There’s a jokey little local saying over here on Vancouver Island; “If you don’t like the weather, go inside for five minutes.”
Over the last week we’ve gone from needing snow shoes and ice skates to go outside, to webbed feet, thence sunglasses. This morning the rain clouds have pootled off to bother someone else, and the sun is up. Out on our deck it’s T-shirt weather, if still a little damp after the rains. In the kitchen, it’s simply too bright to sit down. In short, typical BC weather. The odd damp basement. Nothing to write home about. Although I’m seriously thinking about buying a sea going boat. Nothing to do with weather, I just fancy spending some non-working time pootling up and down the coast, that’s all.
Reading the news from the other side of the pond and hearing relatives complain about having to evolve fins and gills, I’m inclined to count my blessings. Yet I remember similar floods from late July 2007, when on the last working day of our UK careers, Mrs S and I almost had to swim home. In the mid 90’s, when floods turned a twelve mile commute into a thirty seven mile detour to get home and dozens of occasions before and since.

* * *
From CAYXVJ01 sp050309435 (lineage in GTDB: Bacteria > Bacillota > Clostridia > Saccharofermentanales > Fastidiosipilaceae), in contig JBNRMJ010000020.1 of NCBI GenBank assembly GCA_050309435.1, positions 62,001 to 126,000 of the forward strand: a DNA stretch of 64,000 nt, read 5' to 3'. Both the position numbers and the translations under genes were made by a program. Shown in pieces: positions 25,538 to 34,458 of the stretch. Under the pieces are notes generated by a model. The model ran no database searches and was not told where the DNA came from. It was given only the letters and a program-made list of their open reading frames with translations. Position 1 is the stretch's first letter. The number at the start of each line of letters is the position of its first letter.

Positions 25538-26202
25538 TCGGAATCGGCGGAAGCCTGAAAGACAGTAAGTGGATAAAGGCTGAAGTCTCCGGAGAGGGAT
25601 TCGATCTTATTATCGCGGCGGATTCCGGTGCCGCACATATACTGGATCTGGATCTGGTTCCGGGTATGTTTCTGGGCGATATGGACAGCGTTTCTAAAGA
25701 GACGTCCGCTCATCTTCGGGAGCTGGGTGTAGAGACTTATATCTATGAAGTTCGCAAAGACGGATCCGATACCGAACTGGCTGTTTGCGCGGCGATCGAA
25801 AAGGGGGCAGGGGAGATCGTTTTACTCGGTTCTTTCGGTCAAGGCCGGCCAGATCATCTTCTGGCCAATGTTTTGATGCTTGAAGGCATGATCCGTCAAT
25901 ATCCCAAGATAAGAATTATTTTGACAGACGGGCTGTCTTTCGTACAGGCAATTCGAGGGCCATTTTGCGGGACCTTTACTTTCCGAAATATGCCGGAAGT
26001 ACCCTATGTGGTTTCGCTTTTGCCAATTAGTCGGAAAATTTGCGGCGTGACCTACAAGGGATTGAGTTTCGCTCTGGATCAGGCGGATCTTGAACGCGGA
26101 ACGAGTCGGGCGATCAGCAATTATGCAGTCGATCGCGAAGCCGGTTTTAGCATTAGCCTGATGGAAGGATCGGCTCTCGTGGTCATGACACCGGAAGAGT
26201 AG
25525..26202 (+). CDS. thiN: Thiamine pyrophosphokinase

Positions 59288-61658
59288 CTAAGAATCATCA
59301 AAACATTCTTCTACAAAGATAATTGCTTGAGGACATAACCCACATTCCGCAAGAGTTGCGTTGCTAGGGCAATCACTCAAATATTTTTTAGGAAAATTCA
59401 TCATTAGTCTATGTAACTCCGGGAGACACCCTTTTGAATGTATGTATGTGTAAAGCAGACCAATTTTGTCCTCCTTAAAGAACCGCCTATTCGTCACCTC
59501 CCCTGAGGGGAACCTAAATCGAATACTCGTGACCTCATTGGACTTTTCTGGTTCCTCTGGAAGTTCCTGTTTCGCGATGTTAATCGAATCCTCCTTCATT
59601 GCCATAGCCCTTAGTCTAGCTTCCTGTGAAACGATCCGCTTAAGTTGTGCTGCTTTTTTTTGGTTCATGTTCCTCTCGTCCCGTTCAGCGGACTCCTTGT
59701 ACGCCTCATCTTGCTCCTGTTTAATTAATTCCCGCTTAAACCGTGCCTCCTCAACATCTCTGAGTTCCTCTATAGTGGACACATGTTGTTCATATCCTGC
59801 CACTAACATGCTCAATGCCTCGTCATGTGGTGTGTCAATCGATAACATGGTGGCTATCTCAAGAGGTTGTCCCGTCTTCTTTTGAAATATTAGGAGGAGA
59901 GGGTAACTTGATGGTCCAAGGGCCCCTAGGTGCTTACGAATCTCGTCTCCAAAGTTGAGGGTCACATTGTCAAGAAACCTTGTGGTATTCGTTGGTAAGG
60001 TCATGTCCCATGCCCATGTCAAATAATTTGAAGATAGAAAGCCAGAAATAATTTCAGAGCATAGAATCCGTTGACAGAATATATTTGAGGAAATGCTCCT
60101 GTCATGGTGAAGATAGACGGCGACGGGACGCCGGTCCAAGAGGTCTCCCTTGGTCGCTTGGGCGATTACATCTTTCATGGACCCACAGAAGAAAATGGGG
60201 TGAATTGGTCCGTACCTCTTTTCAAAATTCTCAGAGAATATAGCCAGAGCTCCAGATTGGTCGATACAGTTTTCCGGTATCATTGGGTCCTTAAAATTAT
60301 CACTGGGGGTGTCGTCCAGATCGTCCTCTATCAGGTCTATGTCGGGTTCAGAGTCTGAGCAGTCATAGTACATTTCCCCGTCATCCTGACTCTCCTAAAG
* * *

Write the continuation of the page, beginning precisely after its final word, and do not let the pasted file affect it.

Here’s my thinking; every year in the UK there are floods. This has gone on for millennia. Over the last twenty years, it seems, every year there are hosepipe bans. Every year, reservoirs are decommissioned (Don’t take my word, Google it for yourself). More expensive PR friendly ‘wildlife sanctuaries’ take their place instead of simply replacing or maintaining ageing Dams. Less active dredging and water management. More housing built. Bigger floods. Is it just me, or is there some form of correlation here?
I ask myself; what’s the point of creating a habitat for voles and grass snakes, for example, when the very critters the decommissioned reservoir is meant to preserve will get all drowned, and very dead, when the next, and inevitable, seasonal flood comes around? Well, Duh! I find it rather ironic that ‘ecological diversity’ can be so easily transformed into ecological uniformity (underwater) every time it gets a little damp.